Remarks at a Dinner in Honor of Republic of Korea President Park Geun-hye

John Kerry
Secretary of State
Mellon Auditorium
Washington, DC
October 14, 2015

SECRETARY KERRY: Madam President, thank you for gracing us with your presence this evening. We are delighted to welcome you here. And I know your government is as proud as we are of Ambassador Mark Lippert, and we are deeply appreciative for his service and to have him here today. (Applause.) And we thank him and you for helping to keep our bilateral ties so strong.

I want to thank all of you for coming tonight. And this is an extraordinary group assembled here. I appreciate the opportunity to share a few words. Thank you for the generous welcome a moment ago. I want to make it absolutely crystal clear that I am not running – (laughter) – and if elected, I would not serve as Speaker of the House of Representatives. (Laughter.) I must say though, looking around the tables here, there are a few good candidates here – of either party. I also see some very, very dear friends, a number of ex-secretaries, Secretary Cohen, Secretary Powell, Secretary – I don’t know if Chuck is still here.

Madam President, we are really delighted to welcome you here. The warm reception that you and Foreign Minister Yun gave to me during my visit last spring to Seoul is something that I will remember forever. And I just was chatting with my friend Byung-se about the wonderful tree that he gave me. And I’ve been able to reciprocate today, ladies and gentlemen, by giving to the foreign minister of the Republic of Korea a tree that comes directly from Mount Vernon – a Tulip Tree that has been grown there – in America – since the 1680s. It grows to 300 feet and for 300 years, so I told him, ‘Don’t put it in your living room.” (Laughter.)

I want to thank you, Madam President, for laying a wreath today earlier at the very striking Memorial to the American military men and women who served in Korea – 19 statues representing a squad in full combat gear, on patrol, ever watchful, always prepared to stand in defense of our shared values. And those figures call to mind years of shared sacrifice when American and Korean troops fought shoulder to shoulder on the Pusan perimeter, on the beaches of Inchon, and in the bitter cold surrounding the Chosin Reservoir.

It’s a tragedy that, unlike other conflicts that are commemorated on America’s National Mall, this one has never formally ended. And the need for vigilance, we all know, continues. And through the combined efforts of our two great countries, that vigilance is being met.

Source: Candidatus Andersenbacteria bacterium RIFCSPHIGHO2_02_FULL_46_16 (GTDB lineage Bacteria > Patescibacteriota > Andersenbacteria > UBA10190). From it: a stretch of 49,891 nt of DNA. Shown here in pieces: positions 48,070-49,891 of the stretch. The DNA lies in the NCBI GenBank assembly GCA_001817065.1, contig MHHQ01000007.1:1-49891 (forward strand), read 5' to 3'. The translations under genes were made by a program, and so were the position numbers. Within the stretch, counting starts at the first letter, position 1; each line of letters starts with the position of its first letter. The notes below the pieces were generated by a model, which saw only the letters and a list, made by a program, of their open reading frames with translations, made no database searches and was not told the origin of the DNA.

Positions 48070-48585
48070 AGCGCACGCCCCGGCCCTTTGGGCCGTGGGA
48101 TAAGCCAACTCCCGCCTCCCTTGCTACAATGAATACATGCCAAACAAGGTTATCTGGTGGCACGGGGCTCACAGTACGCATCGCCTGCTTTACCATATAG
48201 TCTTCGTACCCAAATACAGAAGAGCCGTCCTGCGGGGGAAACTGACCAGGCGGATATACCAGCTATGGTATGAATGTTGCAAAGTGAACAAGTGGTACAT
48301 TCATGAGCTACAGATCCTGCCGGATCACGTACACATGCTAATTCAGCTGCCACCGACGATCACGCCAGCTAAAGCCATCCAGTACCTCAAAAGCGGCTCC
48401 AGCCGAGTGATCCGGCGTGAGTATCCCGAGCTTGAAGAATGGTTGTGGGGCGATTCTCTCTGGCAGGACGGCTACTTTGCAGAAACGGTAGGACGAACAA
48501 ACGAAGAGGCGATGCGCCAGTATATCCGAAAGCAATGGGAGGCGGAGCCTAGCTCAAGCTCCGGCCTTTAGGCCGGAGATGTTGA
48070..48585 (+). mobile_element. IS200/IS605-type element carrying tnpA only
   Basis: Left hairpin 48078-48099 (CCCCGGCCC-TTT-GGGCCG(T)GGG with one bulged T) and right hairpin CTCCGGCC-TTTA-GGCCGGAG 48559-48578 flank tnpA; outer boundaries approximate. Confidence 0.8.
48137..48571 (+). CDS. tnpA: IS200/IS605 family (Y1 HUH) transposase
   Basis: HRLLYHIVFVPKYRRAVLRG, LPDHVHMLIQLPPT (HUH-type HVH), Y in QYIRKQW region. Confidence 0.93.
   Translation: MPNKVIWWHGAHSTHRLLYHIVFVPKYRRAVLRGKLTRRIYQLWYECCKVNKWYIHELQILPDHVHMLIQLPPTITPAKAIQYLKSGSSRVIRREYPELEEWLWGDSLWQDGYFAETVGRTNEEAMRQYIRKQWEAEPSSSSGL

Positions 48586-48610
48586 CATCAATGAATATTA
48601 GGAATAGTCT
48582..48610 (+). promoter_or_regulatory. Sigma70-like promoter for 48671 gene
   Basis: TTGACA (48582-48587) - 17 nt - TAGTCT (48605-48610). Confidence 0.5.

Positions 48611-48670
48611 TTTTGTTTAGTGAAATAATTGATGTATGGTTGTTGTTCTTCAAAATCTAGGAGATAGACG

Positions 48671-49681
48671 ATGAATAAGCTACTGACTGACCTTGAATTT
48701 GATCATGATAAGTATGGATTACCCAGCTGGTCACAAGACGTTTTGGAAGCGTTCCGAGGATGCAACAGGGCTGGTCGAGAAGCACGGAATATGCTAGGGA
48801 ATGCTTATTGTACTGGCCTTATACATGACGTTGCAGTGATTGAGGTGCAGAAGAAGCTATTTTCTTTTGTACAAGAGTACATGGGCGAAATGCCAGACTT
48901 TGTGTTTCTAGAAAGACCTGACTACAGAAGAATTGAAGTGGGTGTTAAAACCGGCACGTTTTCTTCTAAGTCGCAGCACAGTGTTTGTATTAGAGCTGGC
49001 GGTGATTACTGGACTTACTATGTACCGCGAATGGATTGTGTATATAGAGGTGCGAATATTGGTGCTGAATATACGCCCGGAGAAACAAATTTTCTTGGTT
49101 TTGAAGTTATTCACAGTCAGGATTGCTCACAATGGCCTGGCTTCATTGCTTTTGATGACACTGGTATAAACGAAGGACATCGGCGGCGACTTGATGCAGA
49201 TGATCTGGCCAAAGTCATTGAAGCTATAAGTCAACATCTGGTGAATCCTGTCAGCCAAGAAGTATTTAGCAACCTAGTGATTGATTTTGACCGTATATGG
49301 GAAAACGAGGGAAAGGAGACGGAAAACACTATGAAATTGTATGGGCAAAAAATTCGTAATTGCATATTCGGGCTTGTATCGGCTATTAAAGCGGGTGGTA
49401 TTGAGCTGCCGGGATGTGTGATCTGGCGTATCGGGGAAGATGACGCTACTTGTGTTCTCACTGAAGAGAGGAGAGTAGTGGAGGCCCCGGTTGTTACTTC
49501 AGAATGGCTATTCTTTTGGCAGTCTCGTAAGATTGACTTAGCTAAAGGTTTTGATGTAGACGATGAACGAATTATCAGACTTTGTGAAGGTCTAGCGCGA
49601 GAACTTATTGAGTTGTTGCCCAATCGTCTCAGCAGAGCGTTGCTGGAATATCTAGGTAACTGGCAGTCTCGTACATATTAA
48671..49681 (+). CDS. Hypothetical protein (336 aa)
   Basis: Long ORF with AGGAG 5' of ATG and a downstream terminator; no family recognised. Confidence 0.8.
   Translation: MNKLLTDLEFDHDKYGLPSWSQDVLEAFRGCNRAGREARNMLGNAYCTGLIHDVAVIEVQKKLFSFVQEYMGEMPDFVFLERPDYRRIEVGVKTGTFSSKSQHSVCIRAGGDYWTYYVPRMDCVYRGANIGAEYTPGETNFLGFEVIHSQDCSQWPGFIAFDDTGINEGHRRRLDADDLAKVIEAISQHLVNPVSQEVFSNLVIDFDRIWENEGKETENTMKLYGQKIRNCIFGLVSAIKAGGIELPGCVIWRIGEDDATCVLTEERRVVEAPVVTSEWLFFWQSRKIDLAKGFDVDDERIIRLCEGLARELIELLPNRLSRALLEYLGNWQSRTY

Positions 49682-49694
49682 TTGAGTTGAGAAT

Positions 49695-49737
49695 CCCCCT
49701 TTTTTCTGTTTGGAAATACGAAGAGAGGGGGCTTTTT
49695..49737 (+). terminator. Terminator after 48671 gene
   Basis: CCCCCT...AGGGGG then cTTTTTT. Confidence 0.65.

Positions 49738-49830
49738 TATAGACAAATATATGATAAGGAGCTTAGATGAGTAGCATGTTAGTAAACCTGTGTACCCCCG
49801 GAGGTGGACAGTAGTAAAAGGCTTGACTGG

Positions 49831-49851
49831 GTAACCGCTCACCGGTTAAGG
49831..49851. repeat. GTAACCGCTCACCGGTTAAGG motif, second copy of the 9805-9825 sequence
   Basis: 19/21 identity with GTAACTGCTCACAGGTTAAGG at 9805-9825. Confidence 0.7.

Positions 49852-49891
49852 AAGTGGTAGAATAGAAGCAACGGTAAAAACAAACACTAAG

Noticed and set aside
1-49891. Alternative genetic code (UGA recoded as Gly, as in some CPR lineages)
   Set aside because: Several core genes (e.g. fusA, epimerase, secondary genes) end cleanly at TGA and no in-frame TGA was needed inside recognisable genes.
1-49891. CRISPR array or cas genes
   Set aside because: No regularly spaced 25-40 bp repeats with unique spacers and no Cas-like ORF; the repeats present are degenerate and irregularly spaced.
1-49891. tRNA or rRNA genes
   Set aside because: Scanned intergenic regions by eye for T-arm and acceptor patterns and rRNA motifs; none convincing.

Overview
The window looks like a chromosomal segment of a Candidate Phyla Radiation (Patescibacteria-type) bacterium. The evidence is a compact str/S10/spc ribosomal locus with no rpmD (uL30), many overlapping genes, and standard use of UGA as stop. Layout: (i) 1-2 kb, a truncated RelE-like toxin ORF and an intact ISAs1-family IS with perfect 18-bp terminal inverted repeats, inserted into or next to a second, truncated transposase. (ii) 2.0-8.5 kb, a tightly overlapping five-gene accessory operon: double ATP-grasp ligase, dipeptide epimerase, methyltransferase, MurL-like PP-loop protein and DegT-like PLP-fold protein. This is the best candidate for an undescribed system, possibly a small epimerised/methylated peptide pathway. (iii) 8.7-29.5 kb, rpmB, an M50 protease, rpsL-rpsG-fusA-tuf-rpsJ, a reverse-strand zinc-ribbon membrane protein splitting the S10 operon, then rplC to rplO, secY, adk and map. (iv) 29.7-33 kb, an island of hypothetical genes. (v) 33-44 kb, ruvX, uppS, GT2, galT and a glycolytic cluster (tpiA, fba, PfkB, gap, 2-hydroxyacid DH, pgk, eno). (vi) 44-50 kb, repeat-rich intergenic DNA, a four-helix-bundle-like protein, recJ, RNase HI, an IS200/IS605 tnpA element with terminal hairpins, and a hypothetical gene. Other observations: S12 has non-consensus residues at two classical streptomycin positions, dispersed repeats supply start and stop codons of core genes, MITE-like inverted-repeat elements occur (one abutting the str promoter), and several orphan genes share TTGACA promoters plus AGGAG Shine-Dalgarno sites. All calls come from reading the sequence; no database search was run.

We also have much to celebrate this evening, and that is much less solemn and much more joyful, because our alliance cannot be explained simply by the alignment of security and material interests – although, obviously, that helps – but is based much more on the discovery long ago and repeated over and over again that when Americans and Koreans get together, good things happen.

Together we have built a dynamic two-way commercial relationship and an academic partnership that enables thousands of U.S. students in Korea and Korean students in America to bond over late night chats over Kakao Talk and to sing their lungs out in noraebang rooms. (Laughter.)

And we have also literally become part of one another. Today there are more than 2 million Koreans and Korean Americans living in the United States of America, and they can be found in every single corner of our land, not to mention at our gathering tonight. And their economic and social contributions to America and to our bilateral relationship are profound.

In addition, we have two governments that each day consult and work closely with one another on issues of vital importance to both of our countries. These imperatives include the fight against violent extremism and terror, the pursuit of peace, respect for human rights and the rule of law, and efforts to promote strong and sustainable economic growth.

We also recognize that ours has to be a dynamic partnership that focuses, as our citizens do, on issues of the future and particularly issues like clean energy, the need to address the challenge of climate change, and ensuring that we have smart rules in place to guarantee the preservation of open space and also a reliable and secure internet. Madam President, you showed precisely that kind of commitment to the future today when you visited NASA’s Goddard Space Center.

And one of the many characteristics that Koreans and Americans have in common is the desire always to be looking ahead and looking up, getting ready for the next big thing.

In times that are good and in those that are not so good, our countries have always had each other’s back. That is a pretty worthwhile tradition to continue, and from the feeling in this room tonight and the presence of so many important and distinguished guests, I have no doubt that we will continue.

Madam President, once again, thank you so much for honoring us with your visit. I know President Obama is looking forward to his meeting with you. And thanks to all of you in this hall tonight for supporting – probably I should say really for embodying – the deep and lasting friendship between the American and Korean people. We celebrate that tonight, and we’re delighted to have you here. Thank you. (Applause.)